Camped in a small cut off the road and woke in the morning with a flat. By noon I´d patched the tube twice. By three, four times. By five I took the rear wheel off one last time and found that the rim I´d replaced only a month and a half ago in Ensenada had failed. Spokes starting to pull though the rim once more. Hairline cracks where each driveside spoke met the rim.
Next day, rode into a small, nameless town on a Mavic x517 laced to an XTR hub with an 8 speed 11-32 cassette and rolled out on a single walled wheel with a six speed freewheel and (as a nod to Bikesnob NYC) a big, bright pink pieplate spoke protector. It wiggles and it shakes and I can´t use my rear brake, but it´ll get me to Acapulco....I hope.
Now crossed over into estado Michihuacan. Amazing rocky shorelines and Banana fields forever. Climbing up a steep, steep headland, Jason turned to me.
"I think something´s wrong. My bike seems kind of squishy."
Reached the top of the hill to find that part of his extracycle (the kind of cargo carrying addition to the bike) had broken clean in half near the left drop-out (that´s where the wheel attaches to the frame). Descended into La Placita on a wing and a prayer. Hoping that the rear half of Jason´s bike wouldn´t snap clean off, sending him careening over the roadside and into the pacific. Praying to find a soldera, a muffler shop, someone with a welder and the know how to tack the thing back together. Found a blacksmith/welder, but at 5 o´clock on a Sunday it was no wonder that he was closed. The next morning he´d weld it back together with an antiquated migwelder in about thirty seconds, for 20 pesos (that´s a dollar fifty american). Made our way to the beach and ended up being invited to stay with two young guys from Mexico city, Gabriel and Santiago, and a gringo ex-pat, Randy, who are trying to set up a restaurant on the beach. Passed a peaceful night under their palapa, Drinking Cuygamas of Corona and watching the waves crash upon the shore.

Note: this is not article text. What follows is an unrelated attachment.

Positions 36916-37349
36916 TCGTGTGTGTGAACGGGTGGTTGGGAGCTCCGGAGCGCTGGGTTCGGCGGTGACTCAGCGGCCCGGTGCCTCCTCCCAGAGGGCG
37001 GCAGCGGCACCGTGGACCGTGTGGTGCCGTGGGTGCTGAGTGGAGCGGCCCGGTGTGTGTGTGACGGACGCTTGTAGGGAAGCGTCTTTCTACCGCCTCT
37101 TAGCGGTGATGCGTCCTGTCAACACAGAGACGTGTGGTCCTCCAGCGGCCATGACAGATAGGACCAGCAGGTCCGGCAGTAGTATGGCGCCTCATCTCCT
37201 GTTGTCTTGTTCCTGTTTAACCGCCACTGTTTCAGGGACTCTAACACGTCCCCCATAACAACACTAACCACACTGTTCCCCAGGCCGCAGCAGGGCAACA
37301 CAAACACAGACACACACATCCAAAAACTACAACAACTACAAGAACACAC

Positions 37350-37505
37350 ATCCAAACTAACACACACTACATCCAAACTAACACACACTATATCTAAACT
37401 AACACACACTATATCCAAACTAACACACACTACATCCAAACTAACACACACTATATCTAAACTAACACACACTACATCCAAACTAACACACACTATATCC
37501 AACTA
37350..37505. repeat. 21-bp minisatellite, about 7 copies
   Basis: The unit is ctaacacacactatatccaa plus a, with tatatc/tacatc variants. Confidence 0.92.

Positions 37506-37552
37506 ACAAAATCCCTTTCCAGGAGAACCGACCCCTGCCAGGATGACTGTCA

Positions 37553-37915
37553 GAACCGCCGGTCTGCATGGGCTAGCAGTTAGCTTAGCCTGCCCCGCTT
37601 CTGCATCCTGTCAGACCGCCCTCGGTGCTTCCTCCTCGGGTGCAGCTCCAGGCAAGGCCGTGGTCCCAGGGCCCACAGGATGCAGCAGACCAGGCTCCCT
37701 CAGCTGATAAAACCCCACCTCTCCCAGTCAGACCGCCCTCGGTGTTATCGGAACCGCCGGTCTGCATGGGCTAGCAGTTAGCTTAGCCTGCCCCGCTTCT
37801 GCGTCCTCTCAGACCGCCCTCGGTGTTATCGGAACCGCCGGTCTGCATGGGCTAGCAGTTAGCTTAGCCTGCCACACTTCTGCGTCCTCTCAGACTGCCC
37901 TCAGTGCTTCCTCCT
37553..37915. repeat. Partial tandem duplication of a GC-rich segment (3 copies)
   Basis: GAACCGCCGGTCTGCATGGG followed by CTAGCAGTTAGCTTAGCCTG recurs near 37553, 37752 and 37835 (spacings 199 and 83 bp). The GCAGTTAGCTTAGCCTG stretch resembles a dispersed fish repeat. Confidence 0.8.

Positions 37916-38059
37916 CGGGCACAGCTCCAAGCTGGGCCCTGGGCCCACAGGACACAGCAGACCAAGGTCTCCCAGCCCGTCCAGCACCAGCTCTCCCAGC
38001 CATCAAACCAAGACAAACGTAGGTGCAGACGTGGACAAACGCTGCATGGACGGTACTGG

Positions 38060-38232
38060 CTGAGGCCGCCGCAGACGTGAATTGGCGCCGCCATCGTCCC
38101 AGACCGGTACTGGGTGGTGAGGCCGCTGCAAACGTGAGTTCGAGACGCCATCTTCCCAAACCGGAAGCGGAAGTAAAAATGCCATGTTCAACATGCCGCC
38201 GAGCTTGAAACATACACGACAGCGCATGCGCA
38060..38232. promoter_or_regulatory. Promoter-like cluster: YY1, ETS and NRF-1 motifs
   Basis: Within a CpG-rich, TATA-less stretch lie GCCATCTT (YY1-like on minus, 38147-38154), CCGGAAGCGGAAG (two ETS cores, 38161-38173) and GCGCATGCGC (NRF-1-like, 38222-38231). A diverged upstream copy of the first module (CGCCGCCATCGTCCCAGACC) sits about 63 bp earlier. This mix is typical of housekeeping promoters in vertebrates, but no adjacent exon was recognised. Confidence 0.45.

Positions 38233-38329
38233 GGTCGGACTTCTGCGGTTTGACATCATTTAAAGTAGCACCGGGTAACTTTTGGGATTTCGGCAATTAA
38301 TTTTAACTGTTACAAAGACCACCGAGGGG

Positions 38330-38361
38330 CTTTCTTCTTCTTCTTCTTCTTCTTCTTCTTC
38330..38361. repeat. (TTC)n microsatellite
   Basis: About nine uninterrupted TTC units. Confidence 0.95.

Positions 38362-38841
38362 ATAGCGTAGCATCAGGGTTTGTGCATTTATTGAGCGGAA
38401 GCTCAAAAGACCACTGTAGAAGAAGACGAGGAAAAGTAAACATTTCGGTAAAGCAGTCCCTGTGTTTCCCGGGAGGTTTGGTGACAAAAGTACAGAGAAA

Woke this morning and Jason had flat tires front and rear. Fixing his front flat, he discovered two broken spokes. Replaced those, no problem. Fixing his rear flat he noticed that his wheel had suffered the same fate as mine. After nearly 11,000 miles, the spokes had torn out through the rim, not all the way through, yet, but definitely failing. It´s only a matter of time. It´ll get him to Acapulco...I hope......

Tuesday, March 10, 2009

Always Listen To Your Mother

After hearing the news that our traveling partner, Jessi would be leaving us in La Paz to head of on her own return to Canada, my mom wrote me back with these words: